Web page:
"(f) Whoever, being entrusted with or having lawful possession or control of any document, writing … note, or information, relating to the national defense, (1) through gross negligence permits the same to be removed from its proper place of custody or delivered to anyone in violation of his trust, or to be lost, stolen, abstracted, or destroyed … Shall be fined not more than $10,000 or imprisoned not more than ten years, or both."

Comey’s intent claim is irrelevant, the law is clear; being negligent in handling the information is enough.

On July 5, CNBC interviewed former Department of Justice attorney Jacob Frenkel. He said Clinton should have been charged. Concerning Comey’s news conference, Frenkel said “Comey’s reliance on Clinton’s 'intent' was an incorrect application of the law.”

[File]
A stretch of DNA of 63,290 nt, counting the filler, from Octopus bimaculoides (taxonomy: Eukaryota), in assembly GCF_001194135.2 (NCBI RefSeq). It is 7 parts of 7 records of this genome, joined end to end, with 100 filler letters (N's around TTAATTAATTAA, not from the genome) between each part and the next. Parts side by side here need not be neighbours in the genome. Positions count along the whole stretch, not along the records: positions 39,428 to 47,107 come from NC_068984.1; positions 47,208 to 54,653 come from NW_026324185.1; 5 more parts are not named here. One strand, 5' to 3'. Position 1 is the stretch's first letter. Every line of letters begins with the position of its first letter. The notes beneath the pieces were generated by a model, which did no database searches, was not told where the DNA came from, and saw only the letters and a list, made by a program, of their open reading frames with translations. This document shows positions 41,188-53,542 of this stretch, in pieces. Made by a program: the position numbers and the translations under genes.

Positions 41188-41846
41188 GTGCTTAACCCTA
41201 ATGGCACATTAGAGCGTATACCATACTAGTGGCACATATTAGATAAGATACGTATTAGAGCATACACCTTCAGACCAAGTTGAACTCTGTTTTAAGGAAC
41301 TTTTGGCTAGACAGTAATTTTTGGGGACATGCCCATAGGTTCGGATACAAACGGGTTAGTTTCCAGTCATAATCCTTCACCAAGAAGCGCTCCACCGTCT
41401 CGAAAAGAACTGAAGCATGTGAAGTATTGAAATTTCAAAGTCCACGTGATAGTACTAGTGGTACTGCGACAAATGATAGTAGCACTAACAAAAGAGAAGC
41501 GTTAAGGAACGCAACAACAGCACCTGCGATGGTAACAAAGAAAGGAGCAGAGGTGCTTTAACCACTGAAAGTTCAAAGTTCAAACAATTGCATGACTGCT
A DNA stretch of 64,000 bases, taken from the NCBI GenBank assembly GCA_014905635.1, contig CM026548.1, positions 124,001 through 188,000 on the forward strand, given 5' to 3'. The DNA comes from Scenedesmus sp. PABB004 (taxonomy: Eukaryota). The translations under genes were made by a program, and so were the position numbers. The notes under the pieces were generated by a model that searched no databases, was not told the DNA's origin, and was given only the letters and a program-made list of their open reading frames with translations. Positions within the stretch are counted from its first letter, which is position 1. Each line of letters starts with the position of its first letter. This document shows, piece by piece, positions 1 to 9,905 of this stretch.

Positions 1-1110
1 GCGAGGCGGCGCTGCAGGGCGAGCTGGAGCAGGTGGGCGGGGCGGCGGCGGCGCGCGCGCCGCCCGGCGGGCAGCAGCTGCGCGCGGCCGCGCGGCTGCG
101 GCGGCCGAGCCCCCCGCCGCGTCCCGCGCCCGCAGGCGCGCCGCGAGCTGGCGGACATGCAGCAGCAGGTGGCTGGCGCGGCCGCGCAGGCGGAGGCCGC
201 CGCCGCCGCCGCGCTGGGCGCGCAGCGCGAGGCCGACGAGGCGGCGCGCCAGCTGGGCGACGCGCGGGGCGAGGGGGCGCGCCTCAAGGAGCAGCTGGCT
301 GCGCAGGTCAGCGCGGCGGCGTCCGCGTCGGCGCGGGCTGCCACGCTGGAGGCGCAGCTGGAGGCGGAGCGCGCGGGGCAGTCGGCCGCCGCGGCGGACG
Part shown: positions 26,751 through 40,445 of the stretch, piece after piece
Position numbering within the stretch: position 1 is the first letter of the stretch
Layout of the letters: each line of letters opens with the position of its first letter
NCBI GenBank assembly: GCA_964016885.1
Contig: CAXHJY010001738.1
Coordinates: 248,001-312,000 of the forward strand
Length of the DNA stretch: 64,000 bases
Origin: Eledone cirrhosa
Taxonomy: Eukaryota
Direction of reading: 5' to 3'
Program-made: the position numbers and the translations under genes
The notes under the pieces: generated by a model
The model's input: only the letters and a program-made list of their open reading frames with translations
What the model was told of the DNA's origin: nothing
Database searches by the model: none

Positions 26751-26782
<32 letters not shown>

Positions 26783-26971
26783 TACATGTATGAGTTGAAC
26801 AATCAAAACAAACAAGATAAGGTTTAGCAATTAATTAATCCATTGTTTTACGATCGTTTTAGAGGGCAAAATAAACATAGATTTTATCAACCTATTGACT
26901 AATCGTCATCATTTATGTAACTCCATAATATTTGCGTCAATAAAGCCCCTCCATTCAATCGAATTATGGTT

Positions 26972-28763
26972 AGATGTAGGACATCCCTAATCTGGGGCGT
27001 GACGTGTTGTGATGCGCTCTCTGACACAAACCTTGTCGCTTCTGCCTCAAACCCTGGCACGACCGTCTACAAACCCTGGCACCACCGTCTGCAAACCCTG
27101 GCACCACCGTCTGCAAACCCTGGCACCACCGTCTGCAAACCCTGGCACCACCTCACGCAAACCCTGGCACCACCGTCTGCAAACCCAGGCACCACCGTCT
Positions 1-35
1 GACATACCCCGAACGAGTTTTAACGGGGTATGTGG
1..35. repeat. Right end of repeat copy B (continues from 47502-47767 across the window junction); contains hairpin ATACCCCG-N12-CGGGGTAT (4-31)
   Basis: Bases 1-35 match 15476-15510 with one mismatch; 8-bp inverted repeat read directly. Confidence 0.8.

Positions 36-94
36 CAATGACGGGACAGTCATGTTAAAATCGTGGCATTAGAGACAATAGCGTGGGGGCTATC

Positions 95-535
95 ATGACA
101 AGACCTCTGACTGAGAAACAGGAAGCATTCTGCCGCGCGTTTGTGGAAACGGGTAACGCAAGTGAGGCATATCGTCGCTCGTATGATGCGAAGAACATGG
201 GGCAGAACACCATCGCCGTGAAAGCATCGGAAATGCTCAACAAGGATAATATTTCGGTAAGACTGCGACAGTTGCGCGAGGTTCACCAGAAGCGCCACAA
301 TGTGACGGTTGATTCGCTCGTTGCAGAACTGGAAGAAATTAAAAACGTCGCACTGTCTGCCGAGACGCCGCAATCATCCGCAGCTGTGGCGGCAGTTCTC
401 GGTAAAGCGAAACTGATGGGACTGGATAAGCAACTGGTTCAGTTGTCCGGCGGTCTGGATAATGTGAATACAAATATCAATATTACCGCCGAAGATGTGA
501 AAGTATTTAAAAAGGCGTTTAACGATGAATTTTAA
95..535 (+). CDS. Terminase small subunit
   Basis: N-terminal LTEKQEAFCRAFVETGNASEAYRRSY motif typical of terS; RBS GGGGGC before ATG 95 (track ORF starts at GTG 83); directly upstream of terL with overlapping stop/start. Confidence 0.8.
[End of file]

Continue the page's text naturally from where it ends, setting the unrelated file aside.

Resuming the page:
Frenkel went on to say he believed intent wasn’t necessary to prosecute Clinton for being “extremely careless” with classified information.

“What I found a little bit more troubling is the continued and repeated reference to intent. They found no evidence of intent. There was one other point that he made during the press conference that I found a little bit troubling, which was they could not find any other such case historically,” he said.

Comey appears wrong here, there is precedent to charge Clinton without intent.

John M. Deutch, CIA director under President Bill Clinton, resigned in 1996 and was investigated for mishandling classified information. The case is eerily similar.

Both used unsecure, home computers vulnerable to hackers and stored hundreds of classified documents, including those labeled top secret. The DOJ indicted Deutch, but no such action was recommended by the FBI or Clinton. The DOJ never mentioned intent in Deutch’s case.